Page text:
Temples and Tunnels
Our second day in Jerusalem was a whirlwind of visits to historic sites that gave us unique experiences. We began the day by heading to the Temple Mount on Mount Moriah. After passing through security, we gathered for teaching in the plaza outside the Dome of the Rock. From that place we could observe the sheer immensity of the space. Our tour guide, Ronen, walked us through the story of Abraham and Isaac from Genesis 22, and told us how we were standing on the mountain that Abraham had been directed to. He also gave us a brief history of who had controlled the Temple Mount. Following the teaching we had some time to walk around the Dome of the Rock. It is a truly magnificent building. Non-Muslims are not allowed to go inside, so we had to be content to observe it from the plaza.
After that we went down to the Western Wall. There have been a few times on this trip where I have found myself moved by the mere fact that I was standing on a site that is not only historic, but also extremely well known around the world. Standing in the plaza of the Western Wall was one such moment. It was remarkable to observe the mix of Hassidic Jews who were doing the same thing they do every day and tourists like us who were wide-eyed with amazement. Prior to visiting the Wall itself we went underground for a tour of the Western Wall tunnels. The tour guide down there was able to walk us through the tunnels and give us a greater understanding of the Wall’s history. Following that we came back to ground level and had a half hour to walk around, observe, and pray. Personally, I was deeply moved by the opportunity to pray with my forearm leaning up against the Western Wall. I don’t believe that God hears me any differently than He does when I pray elsewhere, but nevertheless it was special to pray in a place where so many have prayed so earnestly before me.
The present Temple Mount was constructed by Herod the Great beginning in 20 BC. Construction on it continued for 83 years until AD 64 when a halt was called to the project and 18,000 workers were laid off (riots resulted). The Temple Mount is 1/6 the size of today’s Old City and covers 35 acres. Construction of this rectangular platform required filling in a large part of the Central Valley.
Prior to breaking for lunch we had about 20 minutes to ask Ronen questions about the Western Wall. We then ate at the City of David before beginning an afternoon of teaching and exploration in the City and in Hezekiah’s tunnels. Ronen and Pastor Matt led us through a teaching lesson, and then we descended down dozens of steps to the entrance of Hezekiah’s tunnels. In short, the tunnels were built as a way of getting water from one side of Jerusalem to the other side. Now, they are open and visitors can walk through them. We had the option of walking through a shorter, dry tunnel or a longer tunnel with ankle-deep water. About one third of our group went the dry route, but I went through the tunnel with water. It was yet another incredible, unique experience. For twenty minutes we walked (at times having to hunch) through a dark tunnel that was not much wider than the width of our bodies. We had flashlights, but it was definitely not something for anyone with even a bit of claustrophobia. We left the tunnel excited about the experience that we’d had, and excited to breathe fresh air!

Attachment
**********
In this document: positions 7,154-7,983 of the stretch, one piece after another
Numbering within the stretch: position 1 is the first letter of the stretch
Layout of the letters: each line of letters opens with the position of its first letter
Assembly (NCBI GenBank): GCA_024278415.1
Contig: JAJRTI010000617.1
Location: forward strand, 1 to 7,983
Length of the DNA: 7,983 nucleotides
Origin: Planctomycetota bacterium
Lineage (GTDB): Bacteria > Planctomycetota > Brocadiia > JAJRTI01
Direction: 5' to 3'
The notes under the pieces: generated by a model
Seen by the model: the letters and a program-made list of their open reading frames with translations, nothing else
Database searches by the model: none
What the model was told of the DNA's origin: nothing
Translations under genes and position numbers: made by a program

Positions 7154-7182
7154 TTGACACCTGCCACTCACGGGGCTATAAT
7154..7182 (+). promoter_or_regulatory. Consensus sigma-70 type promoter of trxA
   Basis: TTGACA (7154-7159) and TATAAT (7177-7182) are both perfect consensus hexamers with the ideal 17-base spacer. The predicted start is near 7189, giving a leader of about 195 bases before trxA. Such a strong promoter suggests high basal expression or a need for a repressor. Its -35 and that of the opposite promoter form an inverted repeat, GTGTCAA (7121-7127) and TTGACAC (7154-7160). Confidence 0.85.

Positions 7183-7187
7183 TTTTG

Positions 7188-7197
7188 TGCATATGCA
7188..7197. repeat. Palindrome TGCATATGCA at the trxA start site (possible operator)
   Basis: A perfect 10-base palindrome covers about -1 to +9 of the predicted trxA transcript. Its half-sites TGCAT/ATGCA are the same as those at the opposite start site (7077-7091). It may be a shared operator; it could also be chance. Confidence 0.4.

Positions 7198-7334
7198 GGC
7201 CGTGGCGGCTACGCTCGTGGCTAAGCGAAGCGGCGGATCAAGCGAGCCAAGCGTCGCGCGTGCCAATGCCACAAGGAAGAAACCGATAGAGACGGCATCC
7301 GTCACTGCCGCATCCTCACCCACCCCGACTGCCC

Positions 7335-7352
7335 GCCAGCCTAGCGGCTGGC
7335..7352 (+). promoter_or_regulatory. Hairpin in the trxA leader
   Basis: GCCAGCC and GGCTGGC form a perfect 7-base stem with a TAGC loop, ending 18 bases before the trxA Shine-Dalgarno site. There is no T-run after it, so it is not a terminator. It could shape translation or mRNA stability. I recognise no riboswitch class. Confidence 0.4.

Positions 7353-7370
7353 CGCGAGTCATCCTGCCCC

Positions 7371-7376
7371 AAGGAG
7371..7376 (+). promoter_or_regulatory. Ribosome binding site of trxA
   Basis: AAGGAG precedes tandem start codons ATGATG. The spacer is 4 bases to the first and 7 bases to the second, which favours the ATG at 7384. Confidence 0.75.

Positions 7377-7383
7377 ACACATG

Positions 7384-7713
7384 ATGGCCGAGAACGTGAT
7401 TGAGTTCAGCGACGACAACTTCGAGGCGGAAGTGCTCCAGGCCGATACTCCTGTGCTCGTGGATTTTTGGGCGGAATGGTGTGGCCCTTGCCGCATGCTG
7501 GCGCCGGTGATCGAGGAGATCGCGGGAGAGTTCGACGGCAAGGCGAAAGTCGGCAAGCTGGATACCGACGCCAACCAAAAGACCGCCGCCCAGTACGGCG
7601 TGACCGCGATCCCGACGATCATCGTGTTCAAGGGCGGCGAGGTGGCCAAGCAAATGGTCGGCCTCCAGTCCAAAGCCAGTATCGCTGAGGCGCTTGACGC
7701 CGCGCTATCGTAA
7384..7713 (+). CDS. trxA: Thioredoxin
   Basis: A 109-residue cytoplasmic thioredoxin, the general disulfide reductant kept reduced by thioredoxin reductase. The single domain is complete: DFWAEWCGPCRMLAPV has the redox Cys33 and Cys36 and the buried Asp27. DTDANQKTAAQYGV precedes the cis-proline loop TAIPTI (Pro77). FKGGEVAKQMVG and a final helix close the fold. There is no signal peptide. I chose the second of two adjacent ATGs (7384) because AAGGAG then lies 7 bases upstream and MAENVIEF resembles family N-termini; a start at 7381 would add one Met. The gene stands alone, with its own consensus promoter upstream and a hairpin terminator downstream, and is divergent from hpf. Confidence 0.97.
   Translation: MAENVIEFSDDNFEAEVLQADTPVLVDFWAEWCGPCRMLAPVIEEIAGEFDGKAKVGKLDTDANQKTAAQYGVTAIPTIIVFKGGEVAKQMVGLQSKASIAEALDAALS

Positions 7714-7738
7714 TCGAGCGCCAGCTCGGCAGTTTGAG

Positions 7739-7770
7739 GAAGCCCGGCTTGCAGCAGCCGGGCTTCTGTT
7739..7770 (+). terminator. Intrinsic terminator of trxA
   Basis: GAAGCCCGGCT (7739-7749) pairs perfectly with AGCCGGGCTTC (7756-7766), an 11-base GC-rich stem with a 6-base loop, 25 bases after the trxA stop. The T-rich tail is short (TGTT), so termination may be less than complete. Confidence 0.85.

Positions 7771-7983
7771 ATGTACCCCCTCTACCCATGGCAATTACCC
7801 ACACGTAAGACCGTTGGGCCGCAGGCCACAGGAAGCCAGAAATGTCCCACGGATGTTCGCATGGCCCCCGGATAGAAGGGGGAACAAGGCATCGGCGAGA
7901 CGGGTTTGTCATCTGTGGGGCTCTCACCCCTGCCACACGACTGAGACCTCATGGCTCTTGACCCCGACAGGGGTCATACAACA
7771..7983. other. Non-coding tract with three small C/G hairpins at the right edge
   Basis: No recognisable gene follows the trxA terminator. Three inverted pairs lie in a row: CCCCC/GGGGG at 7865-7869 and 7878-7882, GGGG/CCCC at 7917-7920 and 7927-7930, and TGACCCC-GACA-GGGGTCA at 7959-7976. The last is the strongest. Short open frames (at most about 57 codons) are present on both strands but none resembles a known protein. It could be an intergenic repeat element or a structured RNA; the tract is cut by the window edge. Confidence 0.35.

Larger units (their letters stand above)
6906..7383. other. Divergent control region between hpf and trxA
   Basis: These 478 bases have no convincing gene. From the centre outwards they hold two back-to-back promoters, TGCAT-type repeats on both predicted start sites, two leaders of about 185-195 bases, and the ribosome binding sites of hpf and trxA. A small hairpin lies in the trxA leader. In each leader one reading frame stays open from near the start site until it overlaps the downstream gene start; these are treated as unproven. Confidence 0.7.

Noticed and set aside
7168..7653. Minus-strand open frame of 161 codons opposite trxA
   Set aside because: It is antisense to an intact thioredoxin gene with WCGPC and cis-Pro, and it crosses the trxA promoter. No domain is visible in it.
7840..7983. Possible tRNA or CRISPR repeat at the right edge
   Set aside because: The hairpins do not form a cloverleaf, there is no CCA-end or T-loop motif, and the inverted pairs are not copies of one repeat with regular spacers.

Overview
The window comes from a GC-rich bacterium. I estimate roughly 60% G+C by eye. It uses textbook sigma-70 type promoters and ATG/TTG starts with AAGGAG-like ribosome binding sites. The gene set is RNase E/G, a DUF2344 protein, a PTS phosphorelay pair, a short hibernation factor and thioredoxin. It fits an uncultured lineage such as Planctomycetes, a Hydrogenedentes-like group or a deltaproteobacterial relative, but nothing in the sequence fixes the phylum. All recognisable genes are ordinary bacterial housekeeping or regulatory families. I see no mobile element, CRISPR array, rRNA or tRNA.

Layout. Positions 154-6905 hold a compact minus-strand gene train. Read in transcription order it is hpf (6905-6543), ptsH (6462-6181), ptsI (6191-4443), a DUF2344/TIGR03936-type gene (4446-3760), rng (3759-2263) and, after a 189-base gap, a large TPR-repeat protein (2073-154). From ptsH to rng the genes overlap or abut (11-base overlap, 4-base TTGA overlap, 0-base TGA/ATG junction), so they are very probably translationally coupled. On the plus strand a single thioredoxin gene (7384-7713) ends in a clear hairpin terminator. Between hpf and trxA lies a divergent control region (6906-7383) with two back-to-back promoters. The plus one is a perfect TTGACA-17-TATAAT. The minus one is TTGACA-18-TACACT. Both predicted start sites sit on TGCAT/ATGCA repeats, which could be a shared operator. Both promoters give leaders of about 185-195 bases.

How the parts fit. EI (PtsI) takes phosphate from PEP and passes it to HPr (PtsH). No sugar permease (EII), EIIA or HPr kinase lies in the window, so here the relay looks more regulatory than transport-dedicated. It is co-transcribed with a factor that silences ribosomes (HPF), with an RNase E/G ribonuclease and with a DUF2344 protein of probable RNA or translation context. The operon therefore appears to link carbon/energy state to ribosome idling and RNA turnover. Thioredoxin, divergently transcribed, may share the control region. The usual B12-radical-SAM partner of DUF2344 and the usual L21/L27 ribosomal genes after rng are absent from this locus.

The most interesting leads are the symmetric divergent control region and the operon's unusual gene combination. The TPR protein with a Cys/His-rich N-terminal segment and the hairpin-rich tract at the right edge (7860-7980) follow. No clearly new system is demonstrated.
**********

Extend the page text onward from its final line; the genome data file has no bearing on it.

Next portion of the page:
Pastor Matt and Ronen ended our time at the City of David by teaching us through John 9 and Jesus’s healing of the blind man. That man was instructed to wash himself at the Pool of Siloam, and Ronen showed us exactly where that pool was. Pastor Matt pointed out that the man was asked to walk a significant distance in order to get the pool, and connected that to our need to walk by faith when we are seeking God’s activity in our lives.
Our final official stop of the day was at the Southern Steps near the Temple Mount. Pastor Matt talked to us about how this was very likely the location of Peter’s sermon at Pentecost. Following his teaching, we all stood in a line at the bottom of the steps, and ascended the steps one at a time as Pastor Matt read aloud from some of the Psalms of ascent. When we reached the top he led us in a prayer for Jerusalem and our world. It was a powerful time. After about 15 minutes to explore the area on our own we returned to the hotel.
An enormous flight of steps leads to the Southern Wall from the south. They were excavated after 1967 by archaeologist Benjamin Mazar and are the northernmost extension of the Jerusalem pilgrim road leading from the Pool of Siloam to the Temple Mount via the Double Gate and the Triple Gate, collectively called the Huldah Gates. These are the steps that Jesus of Nazareth and other Jews of his era walked up to approach the Temple, especially on the great pilgrimage festivals of Passover, Shavuot and Sukkot.  The stairs that lead to the double gate are intact and "well-preserved." The steps that lead to the triple gate were mostly destroyed. / The risers are low, a mere 7 to 10 inches high, and each step is 12 to 35 inches deep, forcing the ascending pilgrims to walk with a stately, deliberate tread. The pilgrims entered the temple precincts through the double and triple gates still visible in the Southern Wall. Together, the double and triple gates are known as the Hulda Gates, after the prophetess Huldah.
In the evening a group of us had the privilege of having dinner at the Albright Institute, an archaeological research institute located in Jerusalem. It was a fun change of pace for the group, and the food was delicious!
Tomorrow marks our last full day of touring, and for me that brings some mixed emotions. On the one hand, I miss my life at home and I am anxious to return. On the other hand, it’s hard to believe the trip is drawing to a close. Walking this land during these days has been an incredible gift.